University urged to dump troubled KPMG
A report on an investigation into the affairs of the institution showed that as far back as 2009 issues had been raised about the professional integrity of the firm's work as MUT’s external auditors.
“We have no record as to what action, if any, was taken to correct the breach in confidence that resulted from there,” read the report by former Unisa vice-chancellor Professor Barney Pityana.
The report stated that it was even worse that MUT had continued to find reason to commit to KPMG even though advised differently by Makwetu.
KPMG has come under fire after it emerged that it had done business with a number of companies owned by the controversial Gupta family.
Last month, the embattled audit firm announced it would distribute R47million in fees paid for auditing the books of Gupta-owned companies to 52 civil society organisations and NPOs in the education sector.
Last year, KPMG committed to donating fees earned from Gupta-related entities to education and anti-corruption NGOs amounting to R20m each.
The company has also seen an exodus of staff from its South African operations, including its former chief executive and senior partner Moses Kgosana, who admitted that he had attended the notorious Gupta wedding in Sun City in May 2013.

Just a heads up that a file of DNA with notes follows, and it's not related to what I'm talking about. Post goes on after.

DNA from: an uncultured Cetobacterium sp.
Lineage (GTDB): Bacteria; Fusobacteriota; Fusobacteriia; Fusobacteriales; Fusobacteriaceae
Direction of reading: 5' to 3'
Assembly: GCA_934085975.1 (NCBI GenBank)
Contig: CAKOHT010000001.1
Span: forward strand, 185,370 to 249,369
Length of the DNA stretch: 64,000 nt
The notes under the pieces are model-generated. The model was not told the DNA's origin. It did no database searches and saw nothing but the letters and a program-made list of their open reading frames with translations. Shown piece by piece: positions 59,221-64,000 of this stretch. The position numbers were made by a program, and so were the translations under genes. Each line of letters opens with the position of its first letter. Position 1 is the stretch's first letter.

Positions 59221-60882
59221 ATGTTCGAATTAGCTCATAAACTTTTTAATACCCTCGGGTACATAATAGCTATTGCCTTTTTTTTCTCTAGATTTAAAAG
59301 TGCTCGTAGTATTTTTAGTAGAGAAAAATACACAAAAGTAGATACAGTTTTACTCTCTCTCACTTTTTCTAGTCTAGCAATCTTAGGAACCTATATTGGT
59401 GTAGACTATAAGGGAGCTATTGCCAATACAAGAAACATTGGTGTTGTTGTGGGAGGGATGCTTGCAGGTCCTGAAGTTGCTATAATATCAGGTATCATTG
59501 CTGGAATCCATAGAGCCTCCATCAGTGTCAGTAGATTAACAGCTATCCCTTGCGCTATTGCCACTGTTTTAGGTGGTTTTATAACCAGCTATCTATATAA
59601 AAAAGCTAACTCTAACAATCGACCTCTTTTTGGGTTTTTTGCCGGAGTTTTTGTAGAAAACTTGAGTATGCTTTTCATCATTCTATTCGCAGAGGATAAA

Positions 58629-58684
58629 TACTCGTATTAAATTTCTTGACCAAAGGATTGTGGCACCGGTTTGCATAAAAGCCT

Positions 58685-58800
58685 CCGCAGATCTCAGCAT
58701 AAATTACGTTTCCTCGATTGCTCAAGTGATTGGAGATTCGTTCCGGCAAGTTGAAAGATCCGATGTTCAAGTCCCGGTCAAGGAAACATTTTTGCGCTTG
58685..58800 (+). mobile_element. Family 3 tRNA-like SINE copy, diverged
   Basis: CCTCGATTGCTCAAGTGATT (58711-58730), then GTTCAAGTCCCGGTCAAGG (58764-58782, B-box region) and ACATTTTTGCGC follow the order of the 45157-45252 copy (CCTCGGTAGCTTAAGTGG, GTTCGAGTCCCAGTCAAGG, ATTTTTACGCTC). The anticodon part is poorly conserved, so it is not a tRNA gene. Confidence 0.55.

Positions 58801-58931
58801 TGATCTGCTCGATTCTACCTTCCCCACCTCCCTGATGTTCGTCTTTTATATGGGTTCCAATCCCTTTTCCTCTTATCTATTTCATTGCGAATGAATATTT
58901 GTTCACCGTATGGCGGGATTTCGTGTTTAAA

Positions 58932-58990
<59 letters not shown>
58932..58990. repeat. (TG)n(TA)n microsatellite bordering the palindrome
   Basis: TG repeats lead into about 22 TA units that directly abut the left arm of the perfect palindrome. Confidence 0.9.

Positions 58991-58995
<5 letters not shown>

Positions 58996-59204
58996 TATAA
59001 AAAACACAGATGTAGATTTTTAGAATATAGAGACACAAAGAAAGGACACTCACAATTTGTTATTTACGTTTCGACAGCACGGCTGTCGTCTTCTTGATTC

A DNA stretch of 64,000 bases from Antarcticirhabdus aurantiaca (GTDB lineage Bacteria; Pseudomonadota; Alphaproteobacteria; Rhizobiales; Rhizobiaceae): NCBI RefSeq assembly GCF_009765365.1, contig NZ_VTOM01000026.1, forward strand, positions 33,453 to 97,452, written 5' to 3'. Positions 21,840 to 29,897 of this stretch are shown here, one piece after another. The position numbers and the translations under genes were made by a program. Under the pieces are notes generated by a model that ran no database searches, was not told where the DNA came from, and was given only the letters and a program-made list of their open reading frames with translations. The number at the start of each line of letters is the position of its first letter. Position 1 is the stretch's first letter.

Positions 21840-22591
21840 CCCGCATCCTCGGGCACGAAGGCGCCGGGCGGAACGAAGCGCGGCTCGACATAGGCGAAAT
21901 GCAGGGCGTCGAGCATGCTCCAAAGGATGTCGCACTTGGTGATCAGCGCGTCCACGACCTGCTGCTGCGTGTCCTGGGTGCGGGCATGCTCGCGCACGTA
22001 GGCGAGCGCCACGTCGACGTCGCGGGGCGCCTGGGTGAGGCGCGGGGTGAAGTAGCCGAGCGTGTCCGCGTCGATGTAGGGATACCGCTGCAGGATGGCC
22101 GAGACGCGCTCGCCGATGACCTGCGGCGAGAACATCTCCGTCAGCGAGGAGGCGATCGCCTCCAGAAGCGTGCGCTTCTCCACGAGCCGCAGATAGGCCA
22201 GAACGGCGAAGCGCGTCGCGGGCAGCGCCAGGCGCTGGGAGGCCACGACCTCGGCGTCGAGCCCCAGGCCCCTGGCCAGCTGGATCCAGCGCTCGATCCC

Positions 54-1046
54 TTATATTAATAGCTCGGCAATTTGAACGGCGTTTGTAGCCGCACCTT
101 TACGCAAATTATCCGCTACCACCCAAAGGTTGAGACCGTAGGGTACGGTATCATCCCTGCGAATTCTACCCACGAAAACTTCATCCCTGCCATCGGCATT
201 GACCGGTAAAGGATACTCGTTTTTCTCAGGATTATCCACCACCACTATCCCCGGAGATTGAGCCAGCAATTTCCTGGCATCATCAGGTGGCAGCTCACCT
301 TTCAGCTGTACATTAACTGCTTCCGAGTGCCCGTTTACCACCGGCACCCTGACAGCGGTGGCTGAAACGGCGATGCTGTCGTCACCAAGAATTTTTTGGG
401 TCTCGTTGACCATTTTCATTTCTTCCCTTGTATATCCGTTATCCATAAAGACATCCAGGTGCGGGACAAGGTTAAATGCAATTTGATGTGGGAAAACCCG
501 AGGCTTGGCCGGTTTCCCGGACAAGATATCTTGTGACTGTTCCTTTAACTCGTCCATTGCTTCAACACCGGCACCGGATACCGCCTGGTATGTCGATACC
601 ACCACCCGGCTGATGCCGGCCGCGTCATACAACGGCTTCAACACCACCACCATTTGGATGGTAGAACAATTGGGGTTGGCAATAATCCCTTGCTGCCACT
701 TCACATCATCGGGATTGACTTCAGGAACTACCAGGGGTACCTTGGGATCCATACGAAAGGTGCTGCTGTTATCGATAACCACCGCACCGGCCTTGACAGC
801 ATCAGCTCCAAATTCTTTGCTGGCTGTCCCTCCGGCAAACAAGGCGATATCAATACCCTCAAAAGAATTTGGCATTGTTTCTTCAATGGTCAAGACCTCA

Some of its senior employees have been reported to the Independent Regulatory Board for Auditors (IRBA) for investigation.
KPMG was also implicated in advocate Terry Motau’s Great Bank Heist report on the VBS Mutual Bank after the firm had allegedly “turned a blind eye to irregularities and corruption at the bank”.
The company has acknowledged that failings at the firm have contributed to adverse perceptions about the audit profession and accepted responsibility to work towards redressing the situation.
“The controversy around the industry has undermined public confidence and this needs to be restored through thoughtful and constructive measures,” it said earlier this year.
Since September last year, KPMG had undertaken far-reaching reforms in a bid to put quality and Integrity at its heart and has been in dialogue with the IRBA throughout that period and would co-operate closely with the regulator.
“Revelations about VBS unsettled clients and we recognise they require reassurance that KPMG remains a good firm We have already taken many steps and welcome the independent scrutiny of the IRBA,” it said.